Wednesday, 27 February 2013

Is a Wedding Bar Tab Really Necessary?

Brides and Grooms, do not worry about providing a free bar at your wedding day.

I thought about writing this post as the topic was brought up with a couple of my friends the other day about what we might do for our long-awaited big 21st birthday bashes and the impression that I got was that a bar tab was a normal and regular thing to provide at your big day. I assure you this is really not the case! 

Firstly, it is incredibly expensive to have an all-paid-for-bar for your guests (especially if you have invited lots and they're a big fan of spirits).  Believe it or not, I have worked at a few weddings featuring a bar tab and there are some guests who will take advantage and spend pretty much their whole night lingering by the bar. You may be reading this, gasp, and exclaim 'heavens no!', not even considering that your guests may be ordering bottle after bottle of vintage wine on your tab. However unfortunately this does tend to be the case at the majority of weddings with tabs; and it always happens to be that guest who you were reluctant to invite in the first place. 

However a solution to this if you are still prepared to pay for a bar tab is to only include soft drinks, glasses of wine and pints of beer on the tab. This then cuts out all spirits, prosecco, champagne, and bottles of wine, meaning no-one can splurge out on anything unnecessary.

Secondly, many will be surprised to hear that even if there is a tab behind the bar (perhaps £5,000) it is very, very unlikely that this will all be used up. Trust me, I've heard it all before:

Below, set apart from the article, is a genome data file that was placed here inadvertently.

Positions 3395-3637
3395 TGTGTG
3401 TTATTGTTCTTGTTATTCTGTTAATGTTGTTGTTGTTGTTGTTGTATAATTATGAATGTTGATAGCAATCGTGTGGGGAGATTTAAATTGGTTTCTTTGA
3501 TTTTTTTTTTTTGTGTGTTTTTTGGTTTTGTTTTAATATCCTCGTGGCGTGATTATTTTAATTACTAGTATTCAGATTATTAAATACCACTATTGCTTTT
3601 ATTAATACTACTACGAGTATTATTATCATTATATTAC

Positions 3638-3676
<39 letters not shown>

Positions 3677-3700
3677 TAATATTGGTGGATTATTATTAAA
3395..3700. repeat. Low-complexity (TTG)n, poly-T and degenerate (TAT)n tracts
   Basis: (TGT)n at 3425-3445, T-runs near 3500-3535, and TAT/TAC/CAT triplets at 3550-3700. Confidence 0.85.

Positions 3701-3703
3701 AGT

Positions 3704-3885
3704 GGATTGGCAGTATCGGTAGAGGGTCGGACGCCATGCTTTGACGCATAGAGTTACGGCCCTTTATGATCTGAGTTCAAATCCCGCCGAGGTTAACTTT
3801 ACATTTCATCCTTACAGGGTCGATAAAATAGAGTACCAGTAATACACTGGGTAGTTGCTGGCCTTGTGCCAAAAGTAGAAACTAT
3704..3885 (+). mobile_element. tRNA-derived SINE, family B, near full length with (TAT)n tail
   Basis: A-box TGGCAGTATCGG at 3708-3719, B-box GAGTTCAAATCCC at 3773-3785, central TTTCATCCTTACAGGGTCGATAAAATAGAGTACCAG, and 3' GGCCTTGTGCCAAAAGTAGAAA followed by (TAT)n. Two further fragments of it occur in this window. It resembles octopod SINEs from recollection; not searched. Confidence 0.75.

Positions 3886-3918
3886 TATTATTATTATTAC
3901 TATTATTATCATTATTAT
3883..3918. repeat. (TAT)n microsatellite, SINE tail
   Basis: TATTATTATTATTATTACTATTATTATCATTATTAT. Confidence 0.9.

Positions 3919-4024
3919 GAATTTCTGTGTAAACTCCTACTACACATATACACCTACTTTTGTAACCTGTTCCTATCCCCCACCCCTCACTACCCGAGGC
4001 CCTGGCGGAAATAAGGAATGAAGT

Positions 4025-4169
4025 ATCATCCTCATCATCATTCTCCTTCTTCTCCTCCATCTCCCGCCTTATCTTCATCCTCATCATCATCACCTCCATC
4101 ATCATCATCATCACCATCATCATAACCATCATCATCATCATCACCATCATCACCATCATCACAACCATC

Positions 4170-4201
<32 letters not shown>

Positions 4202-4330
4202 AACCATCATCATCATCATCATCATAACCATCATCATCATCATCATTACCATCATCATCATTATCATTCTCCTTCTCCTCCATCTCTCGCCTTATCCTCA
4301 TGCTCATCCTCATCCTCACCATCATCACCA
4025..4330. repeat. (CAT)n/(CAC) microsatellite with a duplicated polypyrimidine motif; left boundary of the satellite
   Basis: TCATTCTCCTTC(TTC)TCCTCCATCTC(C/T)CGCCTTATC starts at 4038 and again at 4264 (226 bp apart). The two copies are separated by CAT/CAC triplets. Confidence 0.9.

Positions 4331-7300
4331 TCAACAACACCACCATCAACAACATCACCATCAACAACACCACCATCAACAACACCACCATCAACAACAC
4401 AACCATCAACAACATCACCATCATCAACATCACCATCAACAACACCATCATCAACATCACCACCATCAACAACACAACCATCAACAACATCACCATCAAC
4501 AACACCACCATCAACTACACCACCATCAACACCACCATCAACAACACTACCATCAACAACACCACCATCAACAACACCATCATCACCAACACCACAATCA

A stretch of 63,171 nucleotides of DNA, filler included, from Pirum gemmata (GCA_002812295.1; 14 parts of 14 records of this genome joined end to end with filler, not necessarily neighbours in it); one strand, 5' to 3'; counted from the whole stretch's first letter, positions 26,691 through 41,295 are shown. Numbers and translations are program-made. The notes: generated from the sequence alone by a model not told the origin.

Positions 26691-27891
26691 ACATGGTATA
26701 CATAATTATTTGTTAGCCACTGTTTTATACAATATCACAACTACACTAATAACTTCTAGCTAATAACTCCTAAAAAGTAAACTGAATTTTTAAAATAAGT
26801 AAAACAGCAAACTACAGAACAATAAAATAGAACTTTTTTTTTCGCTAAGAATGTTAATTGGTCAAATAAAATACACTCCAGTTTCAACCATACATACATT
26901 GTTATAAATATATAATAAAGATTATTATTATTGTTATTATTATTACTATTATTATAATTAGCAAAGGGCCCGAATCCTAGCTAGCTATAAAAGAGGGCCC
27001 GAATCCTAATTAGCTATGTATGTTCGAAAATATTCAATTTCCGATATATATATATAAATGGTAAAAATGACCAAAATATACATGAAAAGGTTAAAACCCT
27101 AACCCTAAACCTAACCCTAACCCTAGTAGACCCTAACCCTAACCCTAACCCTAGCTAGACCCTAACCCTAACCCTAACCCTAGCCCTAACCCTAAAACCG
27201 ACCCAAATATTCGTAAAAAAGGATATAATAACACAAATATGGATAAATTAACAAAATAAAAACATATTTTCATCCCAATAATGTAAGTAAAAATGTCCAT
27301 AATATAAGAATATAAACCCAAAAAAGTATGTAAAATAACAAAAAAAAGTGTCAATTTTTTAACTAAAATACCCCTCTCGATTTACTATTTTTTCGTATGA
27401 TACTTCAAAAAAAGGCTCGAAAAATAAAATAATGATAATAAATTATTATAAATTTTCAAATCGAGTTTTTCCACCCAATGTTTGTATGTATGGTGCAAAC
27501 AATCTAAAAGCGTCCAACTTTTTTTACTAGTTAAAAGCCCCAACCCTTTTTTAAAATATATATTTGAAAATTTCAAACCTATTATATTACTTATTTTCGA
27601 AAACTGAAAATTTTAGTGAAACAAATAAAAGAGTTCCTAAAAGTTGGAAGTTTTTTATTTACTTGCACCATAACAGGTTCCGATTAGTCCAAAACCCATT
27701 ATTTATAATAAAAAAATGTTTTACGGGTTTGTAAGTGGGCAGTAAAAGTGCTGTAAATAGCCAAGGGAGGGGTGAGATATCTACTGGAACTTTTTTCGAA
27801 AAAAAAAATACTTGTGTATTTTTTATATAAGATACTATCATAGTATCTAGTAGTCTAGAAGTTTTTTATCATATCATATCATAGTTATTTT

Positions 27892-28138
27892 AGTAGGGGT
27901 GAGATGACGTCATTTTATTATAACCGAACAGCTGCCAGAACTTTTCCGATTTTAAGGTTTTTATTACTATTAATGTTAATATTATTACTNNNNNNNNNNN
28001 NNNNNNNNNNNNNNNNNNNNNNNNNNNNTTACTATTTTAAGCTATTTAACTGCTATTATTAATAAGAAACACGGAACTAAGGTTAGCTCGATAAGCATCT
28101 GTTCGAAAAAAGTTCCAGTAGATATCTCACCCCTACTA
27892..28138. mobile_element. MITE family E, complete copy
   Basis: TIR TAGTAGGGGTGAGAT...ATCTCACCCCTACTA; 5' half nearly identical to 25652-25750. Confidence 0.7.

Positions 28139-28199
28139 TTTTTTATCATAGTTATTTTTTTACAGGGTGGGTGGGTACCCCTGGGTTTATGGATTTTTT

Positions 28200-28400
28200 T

"Do I only see 4 bottles of jaegermeister in your fridge- you will definitely need to stock up as with this lot, it will be gone before you can even say jaeger-bomb" 
"We are not leaving until we run your bar dry"
"You might as well just leave the rest of the bottle of champagne with me love"

These are just a few of the many, many lines I hear from those who - for one night only - are trying to relive their university days as they're back with all their mates. In response to this, I give a charming (but almost challenging) smile, knowing that this certainly won't be the case. In fact it is those who come out with these 'original' lines who are the first to end up asleep on the sofa, not even making it to the dance floor.

Essentially what I am trying to say is that both the bride and groom and guests underestimate how much  alcohol they will have already drunk before the meal ends and they hit the bar. Perhaps a few (or more) glasses of prosecco at the reception, maybe half a bottle of wine (maybe a whole bottle) at the meal and another glass (or two) of bubbly for the speeches. Mix this all together with excitement and nervousness and you've got yourself an adequate concoction of booze. At this point, you may still think you can handle a lot more, endeavouring to "run the bar dry" and I hate to generalise (although I feel like I sort of can), but this really will not be the case. I would say that at the majority of the weddings at which I work, we will refund about 1/3 of the bar tab.

Thirdly and finally, many people will not even expect a pay-bar. I know I wouldn't. After the bride and groom have spent a fortune on their wedding day, I find it hard to believe that guests would be taken aback at the fact that they must pay for their drinks. I mentioned above that many take advantage of the pay-bar because they know it's there, however if there isn't a pay bar people are actually more than happy to buy drinks and they won't second guess it. 

This isn't a post to try and convince you not to have a pay-bar. Instead, it's to encourage those who were originally considering it but at the same time put off the price, that it is in fact not a necessary component of your big day. Personally, I would rather spend the money on an evening meal or an extra course at dinner, but that's just me!

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